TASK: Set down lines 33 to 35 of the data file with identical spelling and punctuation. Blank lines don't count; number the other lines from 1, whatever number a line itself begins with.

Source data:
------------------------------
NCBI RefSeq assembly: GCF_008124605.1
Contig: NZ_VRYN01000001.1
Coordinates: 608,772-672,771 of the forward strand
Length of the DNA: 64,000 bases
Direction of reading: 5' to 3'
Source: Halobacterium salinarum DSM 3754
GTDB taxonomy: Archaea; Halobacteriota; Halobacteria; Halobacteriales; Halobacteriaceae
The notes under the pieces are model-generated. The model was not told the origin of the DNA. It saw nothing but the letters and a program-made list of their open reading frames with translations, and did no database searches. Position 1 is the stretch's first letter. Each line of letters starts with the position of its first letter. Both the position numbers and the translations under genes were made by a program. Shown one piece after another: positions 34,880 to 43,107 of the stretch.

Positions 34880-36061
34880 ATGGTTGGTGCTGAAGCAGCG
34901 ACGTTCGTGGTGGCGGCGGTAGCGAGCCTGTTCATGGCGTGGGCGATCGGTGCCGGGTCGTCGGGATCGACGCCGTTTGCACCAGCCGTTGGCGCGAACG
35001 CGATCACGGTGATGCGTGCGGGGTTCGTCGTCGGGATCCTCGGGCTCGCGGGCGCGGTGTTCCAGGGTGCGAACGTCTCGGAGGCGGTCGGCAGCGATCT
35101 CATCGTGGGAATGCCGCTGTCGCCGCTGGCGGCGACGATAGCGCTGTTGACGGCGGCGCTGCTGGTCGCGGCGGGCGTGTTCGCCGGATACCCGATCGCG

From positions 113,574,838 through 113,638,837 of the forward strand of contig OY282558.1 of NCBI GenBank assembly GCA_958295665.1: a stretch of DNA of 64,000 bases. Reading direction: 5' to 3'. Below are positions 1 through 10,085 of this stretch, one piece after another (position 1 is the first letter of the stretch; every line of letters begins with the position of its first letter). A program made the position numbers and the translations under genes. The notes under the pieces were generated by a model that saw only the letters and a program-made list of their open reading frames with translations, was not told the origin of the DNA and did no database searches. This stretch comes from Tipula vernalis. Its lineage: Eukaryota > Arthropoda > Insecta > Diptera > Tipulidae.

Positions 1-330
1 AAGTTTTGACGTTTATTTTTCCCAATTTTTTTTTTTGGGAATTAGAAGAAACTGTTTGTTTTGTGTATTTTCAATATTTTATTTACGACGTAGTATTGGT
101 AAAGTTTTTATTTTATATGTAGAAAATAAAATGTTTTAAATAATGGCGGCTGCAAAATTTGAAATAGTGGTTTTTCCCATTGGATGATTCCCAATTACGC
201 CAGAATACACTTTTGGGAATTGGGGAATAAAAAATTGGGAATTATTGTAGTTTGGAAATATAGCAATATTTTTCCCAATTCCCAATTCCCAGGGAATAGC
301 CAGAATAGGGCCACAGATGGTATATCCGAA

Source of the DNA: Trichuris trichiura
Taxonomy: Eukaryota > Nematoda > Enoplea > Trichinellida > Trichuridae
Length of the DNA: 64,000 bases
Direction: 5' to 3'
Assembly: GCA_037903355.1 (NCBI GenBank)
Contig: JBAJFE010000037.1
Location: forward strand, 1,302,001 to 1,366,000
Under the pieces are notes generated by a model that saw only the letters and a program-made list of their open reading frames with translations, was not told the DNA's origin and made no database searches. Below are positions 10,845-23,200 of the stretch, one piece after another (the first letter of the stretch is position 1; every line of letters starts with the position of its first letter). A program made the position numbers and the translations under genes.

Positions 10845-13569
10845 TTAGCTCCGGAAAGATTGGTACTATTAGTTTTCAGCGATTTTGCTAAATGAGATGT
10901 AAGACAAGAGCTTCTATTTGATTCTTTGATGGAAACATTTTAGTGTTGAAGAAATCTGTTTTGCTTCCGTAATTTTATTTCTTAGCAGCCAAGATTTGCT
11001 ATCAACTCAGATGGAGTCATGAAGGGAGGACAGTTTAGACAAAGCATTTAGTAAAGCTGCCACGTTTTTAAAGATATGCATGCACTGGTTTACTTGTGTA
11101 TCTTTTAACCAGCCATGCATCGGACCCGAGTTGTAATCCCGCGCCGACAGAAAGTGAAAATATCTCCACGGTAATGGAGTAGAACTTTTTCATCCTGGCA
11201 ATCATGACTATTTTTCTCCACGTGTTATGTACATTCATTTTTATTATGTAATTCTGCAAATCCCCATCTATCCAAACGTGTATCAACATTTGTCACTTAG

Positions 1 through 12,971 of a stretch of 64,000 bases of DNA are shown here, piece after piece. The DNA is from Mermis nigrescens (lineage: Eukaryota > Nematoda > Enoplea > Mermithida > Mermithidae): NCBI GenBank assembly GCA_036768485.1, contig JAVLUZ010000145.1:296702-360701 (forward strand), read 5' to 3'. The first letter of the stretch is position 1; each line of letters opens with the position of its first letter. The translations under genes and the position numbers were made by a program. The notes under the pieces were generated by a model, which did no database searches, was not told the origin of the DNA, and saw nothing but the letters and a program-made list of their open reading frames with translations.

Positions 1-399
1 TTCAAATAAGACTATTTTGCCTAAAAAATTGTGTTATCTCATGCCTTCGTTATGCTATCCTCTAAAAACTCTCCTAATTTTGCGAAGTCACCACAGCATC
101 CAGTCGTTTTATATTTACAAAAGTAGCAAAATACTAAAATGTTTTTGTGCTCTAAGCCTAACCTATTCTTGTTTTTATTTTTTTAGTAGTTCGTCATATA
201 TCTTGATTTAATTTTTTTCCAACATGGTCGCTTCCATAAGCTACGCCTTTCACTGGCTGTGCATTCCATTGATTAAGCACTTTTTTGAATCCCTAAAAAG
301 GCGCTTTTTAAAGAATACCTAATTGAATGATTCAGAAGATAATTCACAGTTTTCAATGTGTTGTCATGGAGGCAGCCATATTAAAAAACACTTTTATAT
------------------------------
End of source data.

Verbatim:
11201 ATCATGACTATTTTTCTCCACGTGTTATGTACATTCATTTTTATTATGTAATTCTGCAAATCCCCATCTATCCAAACGTGTATCAACATTTGTCACTTAG

Positions 1 through 12,971 of a stretch of 64,000 bases of DNA are shown here, piece after piece. The DNA is from Mermis nigrescens (lineage: Eukaryota > Nematoda > Enoplea > Mermithida > Mermithidae): NCBI GenBank assembly GCA_036768485.1, contig JAVLUZ010000145.1:296702-360701 (forward strand), read 5' to 3'. The first letter of the stretch is position 1; each line of letters opens with the position of its first letter. The translations under genes and the position numbers were made by a program. The notes under the pieces were generated by a model, which did no database searches, was not told the origin of the DNA, and saw nothing but the letters and a program-made list of their open reading frames with translations.

Positions 1-399